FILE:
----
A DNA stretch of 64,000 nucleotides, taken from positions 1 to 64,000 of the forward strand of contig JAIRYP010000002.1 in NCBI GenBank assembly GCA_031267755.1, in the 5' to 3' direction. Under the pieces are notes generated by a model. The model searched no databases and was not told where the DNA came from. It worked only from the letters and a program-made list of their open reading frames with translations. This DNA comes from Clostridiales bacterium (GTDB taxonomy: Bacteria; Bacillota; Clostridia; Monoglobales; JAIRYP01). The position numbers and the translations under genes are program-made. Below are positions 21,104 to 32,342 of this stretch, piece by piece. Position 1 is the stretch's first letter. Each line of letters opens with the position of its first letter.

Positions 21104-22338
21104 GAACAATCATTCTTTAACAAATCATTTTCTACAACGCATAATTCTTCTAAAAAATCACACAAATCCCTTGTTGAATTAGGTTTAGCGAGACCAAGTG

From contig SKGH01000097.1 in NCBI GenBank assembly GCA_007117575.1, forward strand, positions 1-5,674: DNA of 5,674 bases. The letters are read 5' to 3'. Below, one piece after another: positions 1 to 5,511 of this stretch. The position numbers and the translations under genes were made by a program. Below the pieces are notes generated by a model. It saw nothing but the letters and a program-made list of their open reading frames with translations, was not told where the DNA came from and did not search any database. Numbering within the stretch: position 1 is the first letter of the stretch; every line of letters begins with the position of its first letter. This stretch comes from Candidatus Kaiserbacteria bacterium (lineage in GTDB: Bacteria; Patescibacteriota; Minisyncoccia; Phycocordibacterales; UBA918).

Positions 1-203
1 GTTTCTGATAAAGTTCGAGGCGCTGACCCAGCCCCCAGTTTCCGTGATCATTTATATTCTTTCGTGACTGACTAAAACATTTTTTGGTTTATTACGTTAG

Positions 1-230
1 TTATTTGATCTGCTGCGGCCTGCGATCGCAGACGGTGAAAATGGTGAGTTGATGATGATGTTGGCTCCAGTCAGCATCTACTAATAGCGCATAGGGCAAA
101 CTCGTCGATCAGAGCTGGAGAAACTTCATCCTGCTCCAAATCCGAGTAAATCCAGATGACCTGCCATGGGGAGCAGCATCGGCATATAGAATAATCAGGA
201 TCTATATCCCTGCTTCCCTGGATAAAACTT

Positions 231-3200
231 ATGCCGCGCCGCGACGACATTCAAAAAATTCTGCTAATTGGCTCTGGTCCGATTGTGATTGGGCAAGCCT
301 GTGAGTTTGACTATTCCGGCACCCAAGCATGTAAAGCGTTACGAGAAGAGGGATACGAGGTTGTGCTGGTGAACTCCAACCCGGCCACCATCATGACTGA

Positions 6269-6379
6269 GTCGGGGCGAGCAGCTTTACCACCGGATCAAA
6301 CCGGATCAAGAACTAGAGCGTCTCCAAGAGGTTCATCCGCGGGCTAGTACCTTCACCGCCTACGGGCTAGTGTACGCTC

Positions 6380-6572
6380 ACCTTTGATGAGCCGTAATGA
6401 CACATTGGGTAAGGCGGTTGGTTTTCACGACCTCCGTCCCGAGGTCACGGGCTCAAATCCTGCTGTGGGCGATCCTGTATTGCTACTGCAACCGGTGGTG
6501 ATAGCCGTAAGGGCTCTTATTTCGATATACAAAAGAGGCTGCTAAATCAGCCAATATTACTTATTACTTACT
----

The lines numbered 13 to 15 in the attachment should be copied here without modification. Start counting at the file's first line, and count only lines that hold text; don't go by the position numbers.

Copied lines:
301 GTGAGTTTGACTATTCCGGCACCCAAGCATGTAAAGCGTTACGAGAAGAGGGATACGAGGTTGTGCTGGTGAACTCCAACCCGGCCACCATCATGACTGA

Positions 6269-6379
6269 GTCGGGGCGAGCAGCTTTACCACCGGATCAAA